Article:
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The Houses of History: A Critical Reader in Twentieth-Century History and Theory
The Complete Calvin and Hobbes
Bill Watterson
Talent is Overrated: What Really Separates World-Class Performers from Everybody Else - Geoff Colvin I am hesitating between two and three stars. I gave 3 in the end because I want to send a signal: Yes, Talent is Overrated. I always admire acquaintances who work hard more than who rely and brag on their intelligence and "talent". But I do feel, sadly, that sometimes hard work is not good enough. As a result, sometimes we just want to give up. What is the point? This book, and another conversation with a friend of mine, change that dismal outlook. No, we are not helpless.

The book succeeds in its ideas. Talent is Overrated. It challenges our common acceptance that talent is the deciding factor. No, Colvin tries hard to bring evidence to prove that what counts is really 99% - the hard work. That 99% would finally build the last 1%. What counts is the seemingly unbearable hard work. The thing is, do you want badly enough?

My lame theory is that for some people, the want actually starts to be built since early age. But the building process takes forever. It is not that one has a sudden urge to paint or to sing. Therefore, it is never too late to start doing something. It will be a bit later when one finally has some accomplishments, but no, it is never too late. People complain they don't have a passion. My advice is stick to something that you like adequately, and work on it. Then you may (or may not, damn) love it enough. No, my passions do not grow overnight. Sometimes they crumble, too. The point is sticking to it. After a certain limit (can't tell where the limit is), it is pretty sticky, and voila.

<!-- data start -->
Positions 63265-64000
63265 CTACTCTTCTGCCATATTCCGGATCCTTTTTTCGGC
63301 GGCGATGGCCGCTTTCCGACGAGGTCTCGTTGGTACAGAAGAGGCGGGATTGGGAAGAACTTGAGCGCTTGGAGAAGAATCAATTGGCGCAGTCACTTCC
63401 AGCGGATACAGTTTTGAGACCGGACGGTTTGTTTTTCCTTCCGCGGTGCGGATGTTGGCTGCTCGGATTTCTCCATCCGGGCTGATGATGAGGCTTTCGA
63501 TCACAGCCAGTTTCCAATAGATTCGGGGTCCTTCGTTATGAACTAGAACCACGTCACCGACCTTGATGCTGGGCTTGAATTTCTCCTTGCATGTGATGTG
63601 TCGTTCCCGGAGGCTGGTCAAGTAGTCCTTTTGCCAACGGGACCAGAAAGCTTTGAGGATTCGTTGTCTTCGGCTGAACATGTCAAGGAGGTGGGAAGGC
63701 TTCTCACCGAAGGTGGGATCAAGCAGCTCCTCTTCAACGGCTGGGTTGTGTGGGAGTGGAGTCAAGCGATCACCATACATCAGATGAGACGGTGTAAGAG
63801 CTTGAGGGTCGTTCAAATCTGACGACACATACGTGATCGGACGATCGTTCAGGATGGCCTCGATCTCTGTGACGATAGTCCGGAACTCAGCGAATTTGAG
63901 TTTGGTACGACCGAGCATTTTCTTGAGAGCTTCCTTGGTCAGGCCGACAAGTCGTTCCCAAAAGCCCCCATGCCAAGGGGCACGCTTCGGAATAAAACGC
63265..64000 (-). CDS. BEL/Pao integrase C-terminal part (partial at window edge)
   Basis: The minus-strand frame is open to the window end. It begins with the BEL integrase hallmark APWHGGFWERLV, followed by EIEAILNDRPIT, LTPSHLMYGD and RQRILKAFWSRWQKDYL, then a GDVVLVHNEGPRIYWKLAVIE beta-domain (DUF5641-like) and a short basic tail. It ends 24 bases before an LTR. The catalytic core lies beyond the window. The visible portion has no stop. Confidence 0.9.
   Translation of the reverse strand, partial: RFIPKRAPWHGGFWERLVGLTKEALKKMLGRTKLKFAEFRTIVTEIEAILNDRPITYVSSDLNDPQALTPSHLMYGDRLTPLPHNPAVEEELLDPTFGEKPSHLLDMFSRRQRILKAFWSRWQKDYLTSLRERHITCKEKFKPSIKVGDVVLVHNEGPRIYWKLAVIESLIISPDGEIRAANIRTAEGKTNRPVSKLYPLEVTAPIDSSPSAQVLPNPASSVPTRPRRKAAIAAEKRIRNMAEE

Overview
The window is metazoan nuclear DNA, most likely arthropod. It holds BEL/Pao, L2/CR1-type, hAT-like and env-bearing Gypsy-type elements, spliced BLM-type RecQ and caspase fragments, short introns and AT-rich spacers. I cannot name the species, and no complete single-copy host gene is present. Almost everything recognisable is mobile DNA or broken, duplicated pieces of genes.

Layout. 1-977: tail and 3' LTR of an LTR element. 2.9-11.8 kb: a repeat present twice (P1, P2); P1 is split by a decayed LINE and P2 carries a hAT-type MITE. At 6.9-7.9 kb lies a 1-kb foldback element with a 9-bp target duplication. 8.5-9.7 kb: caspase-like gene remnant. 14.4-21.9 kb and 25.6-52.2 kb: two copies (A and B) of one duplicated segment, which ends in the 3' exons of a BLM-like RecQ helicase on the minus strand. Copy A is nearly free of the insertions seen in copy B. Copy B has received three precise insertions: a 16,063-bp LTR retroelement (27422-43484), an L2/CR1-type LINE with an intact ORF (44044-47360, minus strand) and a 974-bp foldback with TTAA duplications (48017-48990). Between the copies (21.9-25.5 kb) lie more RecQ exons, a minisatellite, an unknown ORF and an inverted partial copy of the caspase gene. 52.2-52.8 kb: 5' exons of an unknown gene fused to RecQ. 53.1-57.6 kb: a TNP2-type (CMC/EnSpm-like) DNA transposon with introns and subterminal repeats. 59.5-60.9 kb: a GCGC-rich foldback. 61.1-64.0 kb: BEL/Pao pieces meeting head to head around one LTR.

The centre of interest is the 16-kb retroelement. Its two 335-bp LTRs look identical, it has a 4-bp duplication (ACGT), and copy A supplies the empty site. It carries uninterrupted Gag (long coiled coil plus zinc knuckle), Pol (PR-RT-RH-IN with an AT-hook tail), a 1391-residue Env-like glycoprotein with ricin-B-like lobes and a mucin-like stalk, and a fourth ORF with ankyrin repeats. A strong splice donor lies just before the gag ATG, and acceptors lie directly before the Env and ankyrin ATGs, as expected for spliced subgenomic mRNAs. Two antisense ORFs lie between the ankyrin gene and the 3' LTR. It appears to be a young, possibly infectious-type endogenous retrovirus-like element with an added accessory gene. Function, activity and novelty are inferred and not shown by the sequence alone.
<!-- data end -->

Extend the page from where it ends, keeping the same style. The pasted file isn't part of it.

It is empowering to know that we can be great if we want badly enough and work hard enough. It's fine that you don't necessarily want to be great at something. But for others, like me, who do want and yet feel discouraged because they have not achieved anything at all, then this book is a must.

A complaint that I have about this book is its writing. Its writing is practical and a bit dry, though very useful. This is inevitable, considering the contemporary society which is obsessed by the business mindset, by "efficiency" and "productivity" like ours today: how to personally improve, how organizations boost performance by encouraging and letting employees grow and innovate, etc. Again, good advice, just not to my particular taste. I care deeply, more, about how we should believe in ourselves, keep on dreaming, and work.